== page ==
Eye Health Central

What Is The Difference Between Multifocal and Bifocal Contact Lenses

How do Multifocal and Bifocal Contact Lenses Work?

Bifocal glasses have been around for many years and are easily recognizable. They are very useful for correcting two vision problems at once. Myopia, or nearsightedness, requires a majority of the lens to bend light in a way that vision is clear at medium to long range distances. Presbyopia, on the other hand, affects near vision, and is common in people over the age of 40. A second prescription is built into the lower part of the lens, and used to correct vision for close tasks, like reading and writing. Together they allow clear and focused vision at all distances.

This concept had been applied to contact lenses as well. In fact, the capabilities of multifocal contact lenses far exceed those of traditional eyeglasses. They come in a wide variety of styles and designs, with comfortable options for just about everyone. You can choose from soft lenses, rigid gas permeable lenses, or even hybrids that are rigid in the center for sharp vision, and soft on the edges for a comfortable fit. There are lenses that can be worn for weeks at a time or disposed of and replaced daily.

What's the difference?

Bifocal lenses, by definition, provide two different focal powers in one lens. Multifocal lenses can have two or more focal powers at the same time. Sometimes the two terms are used to differentiate how many prescriptions are used in a single lens, while other times the term multifocal is used as a catch-all for all lenses with more than one power.

The larger differences lie in how the lenses are designed and function. There are two main groups of multifocal lenses. Alternating vision lenses, and simultaneous vision lenses each correct multiple vision problems at the same time, but through different methods.

Alternating Vision Lenses

These lenses work very similarly to bifocal eyeglasses, where the top portion of the lens is used for distance viewing, and the lower third for up close tasks. Most alternating vision lenses are rigid gas permeable (RGP), and are slightly smaller than common soft contact lenses. They float on the surface of your eye, and rest just above your lower eyelid. When focusing on medium to long distances, your gaze remains level, and the middle to upper part of the lens is used. As your gaze drops to read something in your hands, the contact remains stationary, and your pupil views through the lower portion of the lens. The lens can be made in a way that offers a clear, distinct line between the different powers, or there can be a gentle gradient between them that slowly transitions from one power to the other as your gaze drops.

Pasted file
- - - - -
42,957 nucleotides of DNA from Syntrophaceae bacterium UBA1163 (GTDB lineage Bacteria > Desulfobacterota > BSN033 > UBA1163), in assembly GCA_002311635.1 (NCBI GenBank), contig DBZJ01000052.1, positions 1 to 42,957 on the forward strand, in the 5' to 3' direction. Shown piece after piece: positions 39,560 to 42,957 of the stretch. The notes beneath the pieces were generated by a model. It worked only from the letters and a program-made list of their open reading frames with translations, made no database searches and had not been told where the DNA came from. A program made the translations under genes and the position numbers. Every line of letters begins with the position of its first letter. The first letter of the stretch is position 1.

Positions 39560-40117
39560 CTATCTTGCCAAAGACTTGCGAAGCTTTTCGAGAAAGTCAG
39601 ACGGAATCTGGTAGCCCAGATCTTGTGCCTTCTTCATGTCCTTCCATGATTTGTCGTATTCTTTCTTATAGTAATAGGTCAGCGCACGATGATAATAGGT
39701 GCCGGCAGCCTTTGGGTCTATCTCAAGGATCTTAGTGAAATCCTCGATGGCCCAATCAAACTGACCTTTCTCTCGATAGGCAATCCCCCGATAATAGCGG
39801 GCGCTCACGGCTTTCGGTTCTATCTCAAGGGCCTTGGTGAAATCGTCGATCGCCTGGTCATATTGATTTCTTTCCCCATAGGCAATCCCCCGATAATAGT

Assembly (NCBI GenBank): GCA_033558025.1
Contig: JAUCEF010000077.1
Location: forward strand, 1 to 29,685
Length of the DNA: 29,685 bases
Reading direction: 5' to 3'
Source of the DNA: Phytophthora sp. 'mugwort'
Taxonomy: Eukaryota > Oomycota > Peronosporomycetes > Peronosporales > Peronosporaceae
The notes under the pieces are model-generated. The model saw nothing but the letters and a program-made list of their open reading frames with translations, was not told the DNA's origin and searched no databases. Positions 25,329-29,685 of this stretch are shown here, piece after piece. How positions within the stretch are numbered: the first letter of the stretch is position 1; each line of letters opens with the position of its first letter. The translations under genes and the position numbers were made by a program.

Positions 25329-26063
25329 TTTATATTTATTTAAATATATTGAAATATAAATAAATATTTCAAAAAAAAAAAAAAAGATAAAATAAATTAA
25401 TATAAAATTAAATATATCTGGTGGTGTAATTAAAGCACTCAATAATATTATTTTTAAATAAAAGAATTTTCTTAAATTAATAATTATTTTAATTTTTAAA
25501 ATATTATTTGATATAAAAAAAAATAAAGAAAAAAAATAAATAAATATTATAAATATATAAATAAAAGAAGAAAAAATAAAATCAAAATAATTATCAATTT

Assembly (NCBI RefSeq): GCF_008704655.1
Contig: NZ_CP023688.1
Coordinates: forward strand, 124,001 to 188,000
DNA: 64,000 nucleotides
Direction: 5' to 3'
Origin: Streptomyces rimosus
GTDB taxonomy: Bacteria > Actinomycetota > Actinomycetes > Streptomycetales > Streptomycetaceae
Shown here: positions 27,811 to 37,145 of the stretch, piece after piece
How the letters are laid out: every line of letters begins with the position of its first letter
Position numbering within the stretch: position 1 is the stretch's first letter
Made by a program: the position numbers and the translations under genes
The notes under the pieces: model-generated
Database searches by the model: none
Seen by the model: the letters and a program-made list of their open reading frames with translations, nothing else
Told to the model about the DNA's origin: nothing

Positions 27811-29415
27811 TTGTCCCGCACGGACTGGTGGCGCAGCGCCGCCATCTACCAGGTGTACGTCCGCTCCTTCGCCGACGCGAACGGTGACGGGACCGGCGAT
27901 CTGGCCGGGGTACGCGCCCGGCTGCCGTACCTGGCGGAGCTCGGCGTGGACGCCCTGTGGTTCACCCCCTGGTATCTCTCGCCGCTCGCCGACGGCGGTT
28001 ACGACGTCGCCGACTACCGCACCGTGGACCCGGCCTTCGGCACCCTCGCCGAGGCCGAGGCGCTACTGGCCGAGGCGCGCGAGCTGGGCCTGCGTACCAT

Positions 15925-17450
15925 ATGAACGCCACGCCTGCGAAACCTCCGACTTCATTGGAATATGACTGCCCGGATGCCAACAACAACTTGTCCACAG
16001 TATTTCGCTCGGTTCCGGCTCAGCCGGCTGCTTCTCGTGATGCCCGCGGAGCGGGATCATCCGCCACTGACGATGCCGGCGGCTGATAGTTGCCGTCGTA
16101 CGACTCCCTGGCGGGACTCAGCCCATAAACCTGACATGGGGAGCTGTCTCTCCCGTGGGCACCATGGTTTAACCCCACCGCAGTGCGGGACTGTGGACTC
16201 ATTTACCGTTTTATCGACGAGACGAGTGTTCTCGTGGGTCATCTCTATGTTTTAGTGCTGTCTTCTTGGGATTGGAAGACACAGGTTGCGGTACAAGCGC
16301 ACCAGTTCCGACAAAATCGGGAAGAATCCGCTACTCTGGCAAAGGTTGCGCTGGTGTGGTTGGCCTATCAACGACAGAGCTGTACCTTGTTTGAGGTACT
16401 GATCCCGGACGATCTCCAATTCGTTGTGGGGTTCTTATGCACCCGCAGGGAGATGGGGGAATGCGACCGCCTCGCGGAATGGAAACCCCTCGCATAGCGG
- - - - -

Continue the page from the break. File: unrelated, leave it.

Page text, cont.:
Simultaneous Vision Lenses

Unlike alternating vision lenses, where your pupil only looks through one focal power at a time, simultaneous vision lenses allow you to see through multiple focal powers at once. This is done by arranging different focal strengths, starting from the center of the lens and moving outward towards the edges. There are two ways this is accomplished.

  • Concentric Circles – Rings around the center of the lens, like a bulls eye on a target. From the center out, each ring with have a different focal strength, alternating between near and far sight prescriptions. The number of rings that align with your pupil can change, and will depend on ambient light and pupil dilation.
  • Aspheric Lenses - Like progressive eyeglasses, there's no hard line between powers. Instead there is a gentle gradient as the powers blend/change between near and distant.

Simultaneous vision lenses are available in both soft and RGP varieties, but each will be made differently from one another. RGP lenses are center-distance, meaning that the very center of the lens is designed to focus clearly on distant objects, while soft lenses are center-near, which is just the opposite. In some cases, a third option is available. A center near lens is used on your dominant eye, while a center-distance lens is used on your non dominant eye. In any of these scenarios, there will be a period of adjustment and your brain and eyes learn to use the new lenses effectively, and become accustomed to focusing through multifocal contact lenses.

Multifocal lenses have been around for years, but older versions were frustrating and unpopular. New technology has developed better, more satisfying lenses, with greater variety to choose from. With all of the available options on the market today, finding the right lenses for you should be easy. Discuss with your eye care practitioner which lenses he recommends for you, and together you can weigh your options.

Author: John Dreyer Optometrist Bsc(Hons), MCOPTOM, DipCLP
Created: 29 Aug 2016, Last modified: 11 Sep 2020